A few weeks ago, I was featured on the local, and Philadelphia news (on the same day!). I actually got to tell the truth about honeybees, and didn’t regurgitate the same 3 talking points every other beekeeper says when a camera is recording them.
Below is the link to the Philadelphia Action News broadcast which was a little more standard.
What do you think? How did I do?
Earth day brought 48°F for the high temperature, and my first swarm call of the year that I could comfortably drive to. The swarm issued from a tree that has had a honeybee colony in it for a few years. Despite the cold, the bees were relatively well-behaved, and went right into the hive. I noticed several other trees that looked hollow on my way off the property. I expect to return in a few days for secondary swarms.
In a recent livestream on my YouTube channel I discussed why I don’t call the death of a colony a “loss” in my operation. Skip to the 3:45 mark to get to the good part. I’d love to hear your feedback as always.
Below, I will link your swarm removal website (as long as you are not too close to me). If you would include my link on your website, that would be great.
Golden Creek Apiary https://gcapiaries.buzz/
Lehigh County and Northampton County Pennsylvania Bee removal:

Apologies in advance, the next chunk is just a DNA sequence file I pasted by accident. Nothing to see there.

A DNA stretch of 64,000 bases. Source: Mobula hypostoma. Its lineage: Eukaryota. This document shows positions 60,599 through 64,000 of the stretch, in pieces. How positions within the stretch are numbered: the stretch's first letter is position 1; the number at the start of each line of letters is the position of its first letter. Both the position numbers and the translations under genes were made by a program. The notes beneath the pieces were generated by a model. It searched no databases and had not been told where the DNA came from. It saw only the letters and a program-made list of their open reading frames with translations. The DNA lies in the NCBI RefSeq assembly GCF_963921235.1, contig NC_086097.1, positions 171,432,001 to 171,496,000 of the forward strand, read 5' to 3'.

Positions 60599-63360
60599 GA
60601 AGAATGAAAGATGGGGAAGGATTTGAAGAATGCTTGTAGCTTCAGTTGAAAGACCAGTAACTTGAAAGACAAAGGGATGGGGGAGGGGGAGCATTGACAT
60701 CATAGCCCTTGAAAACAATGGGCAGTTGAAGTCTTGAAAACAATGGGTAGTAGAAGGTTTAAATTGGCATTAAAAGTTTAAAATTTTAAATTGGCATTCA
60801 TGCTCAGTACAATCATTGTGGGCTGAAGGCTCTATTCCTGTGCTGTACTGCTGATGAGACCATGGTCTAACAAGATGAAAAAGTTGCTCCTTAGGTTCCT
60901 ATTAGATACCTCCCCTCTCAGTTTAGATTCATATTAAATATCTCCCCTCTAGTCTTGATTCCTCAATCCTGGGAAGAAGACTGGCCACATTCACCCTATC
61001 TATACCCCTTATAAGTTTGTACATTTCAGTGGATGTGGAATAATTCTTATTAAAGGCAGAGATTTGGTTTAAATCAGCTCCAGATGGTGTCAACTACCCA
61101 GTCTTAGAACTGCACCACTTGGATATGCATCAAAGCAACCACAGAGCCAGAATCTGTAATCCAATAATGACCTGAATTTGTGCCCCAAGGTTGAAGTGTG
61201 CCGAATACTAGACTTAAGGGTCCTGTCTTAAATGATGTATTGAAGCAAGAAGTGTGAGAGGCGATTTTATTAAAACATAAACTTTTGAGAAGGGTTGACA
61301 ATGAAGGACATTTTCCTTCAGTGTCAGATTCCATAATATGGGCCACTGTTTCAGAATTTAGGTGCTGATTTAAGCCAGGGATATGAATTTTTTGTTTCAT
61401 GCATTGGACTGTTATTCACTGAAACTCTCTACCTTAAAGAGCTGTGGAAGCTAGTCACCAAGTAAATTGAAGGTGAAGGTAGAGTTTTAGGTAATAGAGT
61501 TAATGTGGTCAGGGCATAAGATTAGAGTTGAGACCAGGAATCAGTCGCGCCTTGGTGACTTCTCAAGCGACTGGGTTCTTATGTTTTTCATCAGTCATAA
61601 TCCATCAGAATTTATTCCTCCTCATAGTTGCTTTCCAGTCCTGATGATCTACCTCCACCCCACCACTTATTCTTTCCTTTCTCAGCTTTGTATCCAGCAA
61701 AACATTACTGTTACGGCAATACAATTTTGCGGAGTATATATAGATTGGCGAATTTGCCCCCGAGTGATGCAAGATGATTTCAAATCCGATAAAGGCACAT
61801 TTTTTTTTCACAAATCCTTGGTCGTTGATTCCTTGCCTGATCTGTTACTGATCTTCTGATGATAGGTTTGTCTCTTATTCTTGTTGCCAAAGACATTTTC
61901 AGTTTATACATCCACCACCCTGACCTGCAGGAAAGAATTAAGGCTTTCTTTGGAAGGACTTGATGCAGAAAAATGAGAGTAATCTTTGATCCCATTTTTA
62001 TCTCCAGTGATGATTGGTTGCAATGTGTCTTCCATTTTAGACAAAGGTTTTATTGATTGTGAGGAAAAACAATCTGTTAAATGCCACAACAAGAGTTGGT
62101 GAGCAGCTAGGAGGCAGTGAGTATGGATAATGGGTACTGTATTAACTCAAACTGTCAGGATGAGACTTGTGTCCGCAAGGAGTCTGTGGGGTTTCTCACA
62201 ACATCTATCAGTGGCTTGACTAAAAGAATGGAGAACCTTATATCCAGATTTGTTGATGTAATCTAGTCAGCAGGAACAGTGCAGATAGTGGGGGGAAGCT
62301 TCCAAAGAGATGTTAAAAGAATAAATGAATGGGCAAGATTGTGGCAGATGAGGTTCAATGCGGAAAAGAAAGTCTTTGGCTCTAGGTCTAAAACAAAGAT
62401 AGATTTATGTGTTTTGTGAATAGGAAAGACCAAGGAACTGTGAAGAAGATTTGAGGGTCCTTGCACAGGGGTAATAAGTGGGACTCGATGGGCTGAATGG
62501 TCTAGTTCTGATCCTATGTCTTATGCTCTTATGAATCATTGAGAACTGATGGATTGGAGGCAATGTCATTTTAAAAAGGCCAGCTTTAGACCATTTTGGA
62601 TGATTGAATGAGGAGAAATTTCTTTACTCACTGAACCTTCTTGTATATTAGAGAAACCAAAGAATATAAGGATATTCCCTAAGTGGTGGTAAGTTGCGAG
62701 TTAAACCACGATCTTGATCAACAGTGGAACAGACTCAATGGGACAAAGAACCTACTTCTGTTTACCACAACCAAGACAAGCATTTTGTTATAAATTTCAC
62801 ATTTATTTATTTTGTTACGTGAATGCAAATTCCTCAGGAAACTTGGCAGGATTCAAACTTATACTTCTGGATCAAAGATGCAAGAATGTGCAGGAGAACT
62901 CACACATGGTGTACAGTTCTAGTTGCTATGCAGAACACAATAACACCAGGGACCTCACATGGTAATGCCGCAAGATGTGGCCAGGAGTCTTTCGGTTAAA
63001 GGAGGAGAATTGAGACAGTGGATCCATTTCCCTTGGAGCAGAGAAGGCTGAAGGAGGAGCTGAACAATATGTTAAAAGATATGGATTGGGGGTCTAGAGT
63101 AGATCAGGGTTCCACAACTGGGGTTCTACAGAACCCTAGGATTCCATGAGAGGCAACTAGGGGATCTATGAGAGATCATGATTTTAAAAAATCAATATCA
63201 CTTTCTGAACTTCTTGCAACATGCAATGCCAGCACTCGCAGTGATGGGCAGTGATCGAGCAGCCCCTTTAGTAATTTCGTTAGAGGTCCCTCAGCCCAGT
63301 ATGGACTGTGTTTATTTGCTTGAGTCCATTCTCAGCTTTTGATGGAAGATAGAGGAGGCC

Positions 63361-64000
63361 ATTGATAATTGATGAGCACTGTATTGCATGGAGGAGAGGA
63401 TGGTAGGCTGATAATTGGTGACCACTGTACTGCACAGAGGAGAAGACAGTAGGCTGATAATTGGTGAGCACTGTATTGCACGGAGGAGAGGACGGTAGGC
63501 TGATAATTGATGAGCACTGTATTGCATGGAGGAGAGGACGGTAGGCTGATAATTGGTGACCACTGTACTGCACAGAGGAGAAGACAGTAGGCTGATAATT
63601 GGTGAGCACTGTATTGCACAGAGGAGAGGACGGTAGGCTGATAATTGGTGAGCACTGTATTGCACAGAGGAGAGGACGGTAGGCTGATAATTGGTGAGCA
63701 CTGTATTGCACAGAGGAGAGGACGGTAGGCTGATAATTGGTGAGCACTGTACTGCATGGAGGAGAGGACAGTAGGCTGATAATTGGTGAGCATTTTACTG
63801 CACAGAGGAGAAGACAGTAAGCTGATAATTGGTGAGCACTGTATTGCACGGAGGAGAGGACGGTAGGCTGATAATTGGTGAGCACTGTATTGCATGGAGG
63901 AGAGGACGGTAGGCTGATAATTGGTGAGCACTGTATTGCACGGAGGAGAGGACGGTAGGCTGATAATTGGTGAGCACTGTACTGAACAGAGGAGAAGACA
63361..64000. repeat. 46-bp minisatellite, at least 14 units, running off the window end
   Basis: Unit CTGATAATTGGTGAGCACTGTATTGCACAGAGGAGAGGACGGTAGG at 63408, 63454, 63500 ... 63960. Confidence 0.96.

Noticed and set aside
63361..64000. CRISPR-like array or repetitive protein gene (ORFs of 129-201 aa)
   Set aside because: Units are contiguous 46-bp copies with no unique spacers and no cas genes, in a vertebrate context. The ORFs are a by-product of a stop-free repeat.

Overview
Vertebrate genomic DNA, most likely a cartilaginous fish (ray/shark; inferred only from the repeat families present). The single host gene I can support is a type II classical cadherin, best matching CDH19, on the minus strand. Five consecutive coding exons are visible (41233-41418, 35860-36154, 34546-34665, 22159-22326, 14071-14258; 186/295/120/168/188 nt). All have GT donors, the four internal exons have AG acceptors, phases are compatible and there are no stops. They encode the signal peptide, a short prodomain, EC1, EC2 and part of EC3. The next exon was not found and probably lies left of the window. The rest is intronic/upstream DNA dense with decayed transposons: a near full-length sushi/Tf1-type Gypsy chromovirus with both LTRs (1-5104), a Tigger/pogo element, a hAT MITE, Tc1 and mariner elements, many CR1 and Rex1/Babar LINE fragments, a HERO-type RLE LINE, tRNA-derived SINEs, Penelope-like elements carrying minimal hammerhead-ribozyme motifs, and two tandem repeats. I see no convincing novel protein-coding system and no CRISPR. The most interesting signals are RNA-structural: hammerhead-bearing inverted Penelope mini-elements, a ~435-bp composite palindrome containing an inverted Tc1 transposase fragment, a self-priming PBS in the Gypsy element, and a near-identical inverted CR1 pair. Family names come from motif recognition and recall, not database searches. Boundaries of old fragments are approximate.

Bee removal in Oakland CA:
State College PA Swarm Removal:
Matt Gouty 814-360-6784
I’ve never seen this behavior described, much less filmed. I’ve seen reports of bees bringing in orange “pollen”, but I wonder how much of it is actually lawn rust fungus. There isn’t anything blooming that I know of with orange pollen in my region (Southeast Pennsylvania, USA) this time of year. What do they do with it? I don’t know. Honeybees will collect many different powdery substances (coffee grounds, bird feeder dust, sawdust, etc.) this time of year when no pollen is available.
Today I made an interesting discovery in my neighbor’s yard. As I was walking around the bee yard, I heard loud buzzing in the distance. I thought it could be a very late swarm or absconsion. The video below is what I found.
My latest (and most awesome) tree colony relocation is at the top of this playlist. I made this playlist so people could see how many tree colonies I deal with, and that they are not rare.
For the past few seasons, I’ve been planting poppies for my bees, saving the seeds and planting again. I started with ordinary “bread” poppies from the grocery store baking aisle. They start a bit slow, but then take off quickly. Poppies provide enormous amounts of pollen early in the morning. I’ve seen as many as seven bees on a single flower with pollen sacs loaded almost instantly. I don’t believe poppy flowers provide much nectar, if any. It’s interesting to see the slight changes in the colors of the flowers as pollen from other poppy growers finds its way into my little gene pool. Below, I’m linking a short video of what I do here at home to grow poppies for my bees.